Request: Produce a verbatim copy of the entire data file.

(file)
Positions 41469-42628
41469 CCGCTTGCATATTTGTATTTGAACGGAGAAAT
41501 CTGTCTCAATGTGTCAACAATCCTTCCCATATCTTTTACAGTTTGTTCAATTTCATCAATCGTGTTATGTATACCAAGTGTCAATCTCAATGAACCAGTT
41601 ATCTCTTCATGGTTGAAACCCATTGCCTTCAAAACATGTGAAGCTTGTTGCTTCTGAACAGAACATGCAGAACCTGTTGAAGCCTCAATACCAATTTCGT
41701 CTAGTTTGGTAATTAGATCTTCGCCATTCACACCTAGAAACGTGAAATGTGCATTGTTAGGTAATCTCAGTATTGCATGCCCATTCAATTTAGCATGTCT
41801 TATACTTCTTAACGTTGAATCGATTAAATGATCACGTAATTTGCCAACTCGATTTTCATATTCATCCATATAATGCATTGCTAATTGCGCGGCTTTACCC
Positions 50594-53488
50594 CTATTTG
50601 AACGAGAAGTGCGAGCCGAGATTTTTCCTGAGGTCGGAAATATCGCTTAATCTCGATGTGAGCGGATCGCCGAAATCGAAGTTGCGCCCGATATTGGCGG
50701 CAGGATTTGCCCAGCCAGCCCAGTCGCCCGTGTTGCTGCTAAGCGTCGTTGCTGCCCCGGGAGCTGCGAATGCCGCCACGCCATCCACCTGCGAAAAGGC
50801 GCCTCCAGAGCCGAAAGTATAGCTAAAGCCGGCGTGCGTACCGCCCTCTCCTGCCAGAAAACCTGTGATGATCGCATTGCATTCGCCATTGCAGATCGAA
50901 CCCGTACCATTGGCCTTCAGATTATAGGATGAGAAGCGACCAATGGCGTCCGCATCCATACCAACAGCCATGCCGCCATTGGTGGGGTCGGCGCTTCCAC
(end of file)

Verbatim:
Positions 41469-42628
41469 CCGCTTGCATATTTGTATTTGAACGGAGAAAT
41501 CTGTCTCAATGTGTCAACAATCCTTCCCATATCTTTTACAGTTTGTTCAATTTCATCAATCGTGTTATGTATACCAAGTGTCAATCTCAATGAACCAGTT
41601 ATCTCTTCATGGTTGAAACCCATTGCCTTCAAAACATGTGAAGCTTGTTGCTTCTGAACAGAACATGCAGAACCTGTTGAAGCCTCAATACCAATTTCGT
41701 CTAGTTTGGTAATTAGATCTTCGCCATTCACACCTAGAAACGTGAAATGTGCATTGTTAGGTAATCTCAGTATTGCATGCCCATTCAATTTAGCATGTCT
41801 TATACTTCTTAACGTTGAATCGATTAAATGATCACGTAATTTGCCAACTCGATTTTCATATTCATCCATATAATGCATTGCTAATTGCGCGGCTTTACCC
Positions 50594-53488
50594 CTATTTG
50601 AACGAGAAGTGCGAGCCGAGATTTTTCCTGAGGTCGGAAATATCGCTTAATCTCGATGTGAGCGGATCGCCGAAATCGAAGTTGCGCCCGATATTGGCGG
50701 CAGGATTTGCCCAGCCAGCCCAGTCGCCCGTGTTGCTGCTAAGCGTCGTTGCTGCCCCGGGAGCTGCGAATGCCGCCACGCCATCCACCTGCGAAAAGGC
50801 GCCTCCAGAGCCGAAAGTATAGCTAAAGCCGGCGTGCGTACCGCCCTCTCCTGCCAGAAAACCTGTGATGATCGCATTGCATTCGCCATTGCAGATCGAA
50901 CCCGTACCATTGGCCTTCAGATTATAGGATGAGAAGCGACCAATGGCGTCCGCATCCATACCAACAGCCATGCCGCCATTGGTGGGGTCGGCGCTTCCAC